Thursday, January 12, 2012
How can we fully express our human virtue in the decisions we make?
Ask not, What shall I do? Ask, What kind of person do I want to be? Then act as that person would act. You are what you do. To be the sort of person who helps move the world toward shared, sustainable flourishing will require a strong set of virtues:
A sense of wonder, to perceive and value the extraordinary beauty and mystery of the thriving world.
Compassion, to feel the suffering of both human and nonhuman animals caused by climate change and ecological collapse.
Imagination, to envision new and sustainable ways to provide for human needs without plundering the planet.
Independence of mind, to distinguish true from false, to distinguish real needs from created markets, to understand how to make good moral decision under conditions of uncertainty.
Integrity, to do what one thinks is right, even if it means making decisions that are radically different from the decisions one’s friends and neighbors make, decisions contrary to what is well advertised or easy.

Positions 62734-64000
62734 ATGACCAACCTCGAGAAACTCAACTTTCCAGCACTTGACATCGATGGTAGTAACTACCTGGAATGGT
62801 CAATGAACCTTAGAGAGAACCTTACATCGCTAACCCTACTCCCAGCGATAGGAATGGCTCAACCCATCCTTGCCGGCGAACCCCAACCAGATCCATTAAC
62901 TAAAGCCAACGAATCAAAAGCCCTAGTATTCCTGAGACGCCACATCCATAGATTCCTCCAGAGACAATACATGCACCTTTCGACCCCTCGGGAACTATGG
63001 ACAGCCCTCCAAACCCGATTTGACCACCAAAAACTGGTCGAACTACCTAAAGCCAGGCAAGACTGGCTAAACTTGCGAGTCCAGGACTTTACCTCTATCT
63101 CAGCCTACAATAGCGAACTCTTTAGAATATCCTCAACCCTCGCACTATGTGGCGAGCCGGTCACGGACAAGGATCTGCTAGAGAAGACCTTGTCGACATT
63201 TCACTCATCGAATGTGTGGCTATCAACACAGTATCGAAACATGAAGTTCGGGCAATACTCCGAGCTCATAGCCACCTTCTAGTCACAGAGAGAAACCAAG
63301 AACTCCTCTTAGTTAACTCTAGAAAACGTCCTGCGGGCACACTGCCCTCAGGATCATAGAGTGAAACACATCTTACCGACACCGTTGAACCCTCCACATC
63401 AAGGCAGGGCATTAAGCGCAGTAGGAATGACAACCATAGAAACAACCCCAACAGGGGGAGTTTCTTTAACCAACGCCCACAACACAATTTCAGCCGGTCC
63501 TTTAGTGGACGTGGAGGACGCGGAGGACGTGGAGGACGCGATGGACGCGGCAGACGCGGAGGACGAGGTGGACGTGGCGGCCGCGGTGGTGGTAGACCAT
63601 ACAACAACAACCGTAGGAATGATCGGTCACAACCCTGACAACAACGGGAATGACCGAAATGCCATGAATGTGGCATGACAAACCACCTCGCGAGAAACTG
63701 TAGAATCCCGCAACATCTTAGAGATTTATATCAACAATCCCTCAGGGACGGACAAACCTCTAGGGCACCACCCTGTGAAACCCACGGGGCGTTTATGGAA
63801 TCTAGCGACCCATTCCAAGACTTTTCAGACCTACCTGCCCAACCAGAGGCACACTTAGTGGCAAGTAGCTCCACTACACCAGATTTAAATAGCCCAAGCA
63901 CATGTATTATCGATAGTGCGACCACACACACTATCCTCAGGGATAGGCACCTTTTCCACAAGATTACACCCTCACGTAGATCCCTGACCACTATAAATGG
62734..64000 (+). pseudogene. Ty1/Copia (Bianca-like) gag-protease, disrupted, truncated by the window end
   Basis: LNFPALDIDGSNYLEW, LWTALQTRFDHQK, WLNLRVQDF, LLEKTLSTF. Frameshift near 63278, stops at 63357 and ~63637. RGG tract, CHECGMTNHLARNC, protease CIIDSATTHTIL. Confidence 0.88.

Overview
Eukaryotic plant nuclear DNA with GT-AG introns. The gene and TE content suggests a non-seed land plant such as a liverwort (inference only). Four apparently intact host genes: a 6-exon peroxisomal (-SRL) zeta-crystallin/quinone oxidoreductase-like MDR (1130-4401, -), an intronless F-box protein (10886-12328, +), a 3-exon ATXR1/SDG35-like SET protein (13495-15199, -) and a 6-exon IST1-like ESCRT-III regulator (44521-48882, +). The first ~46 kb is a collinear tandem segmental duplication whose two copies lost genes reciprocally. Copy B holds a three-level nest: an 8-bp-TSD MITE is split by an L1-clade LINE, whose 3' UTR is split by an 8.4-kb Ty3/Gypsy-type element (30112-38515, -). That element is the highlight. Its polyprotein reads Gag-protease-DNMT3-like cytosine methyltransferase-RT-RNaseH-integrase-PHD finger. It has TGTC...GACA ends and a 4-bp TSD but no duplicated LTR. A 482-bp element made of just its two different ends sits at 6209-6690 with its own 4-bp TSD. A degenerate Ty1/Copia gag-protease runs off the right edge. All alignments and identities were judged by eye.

Justice, to honor the needs of other people and other species as highly as one’s own, and to respect in others the rights one claims for oneself.
Courage, to do what needs to be done even if the lonely odds are against you.
So now. Choose one virtue. Make a decision (what to purchase, how to travel, where to donate time) that embodies that virtue. Now choose another virtue. Make a decision that embodies both of them. Continue. Virtues are habits of the mind and heart. Habits are developed by practice, over time.
- Moral Ground: Ethical Action for a Planet in Peril. Edited by Moore & Nelson. Trinity University Press. 2010.